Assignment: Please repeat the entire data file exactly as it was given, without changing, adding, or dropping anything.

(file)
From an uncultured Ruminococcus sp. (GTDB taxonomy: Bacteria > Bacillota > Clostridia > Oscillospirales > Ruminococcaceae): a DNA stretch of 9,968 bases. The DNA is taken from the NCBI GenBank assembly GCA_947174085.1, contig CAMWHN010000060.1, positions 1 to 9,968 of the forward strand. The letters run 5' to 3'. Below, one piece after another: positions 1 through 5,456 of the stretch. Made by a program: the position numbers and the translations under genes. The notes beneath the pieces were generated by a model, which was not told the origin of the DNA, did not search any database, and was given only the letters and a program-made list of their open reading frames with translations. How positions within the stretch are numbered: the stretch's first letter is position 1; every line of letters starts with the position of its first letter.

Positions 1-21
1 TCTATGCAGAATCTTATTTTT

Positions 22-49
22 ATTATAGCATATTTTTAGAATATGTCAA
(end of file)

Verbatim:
From an uncultured Ruminococcus sp. (GTDB taxonomy: Bacteria > Bacillota > Clostridia > Oscillospirales > Ruminococcaceae): a DNA stretch of 9,968 bases. The DNA is taken from the NCBI GenBank assembly GCA_947174085.1, contig CAMWHN010000060.1, positions 1 to 9,968 of the forward strand. The letters run 5' to 3'. Below, one piece after another: positions 1 through 5,456 of the stretch. Made by a program: the position numbers and the translations under genes. The notes beneath the pieces were generated by a model, which was not told the origin of the DNA, did not search any database, and was given only the letters and a program-made list of their open reading frames with translations. How positions within the stretch are numbered: the stretch's first letter is position 1; every line of letters starts with the position of its first letter.

Positions 1-21
1 TCTATGCAGAATCTTATTTTT

Positions 22-49
22 ATTATAGCATATTTTTAGAATATGTCAA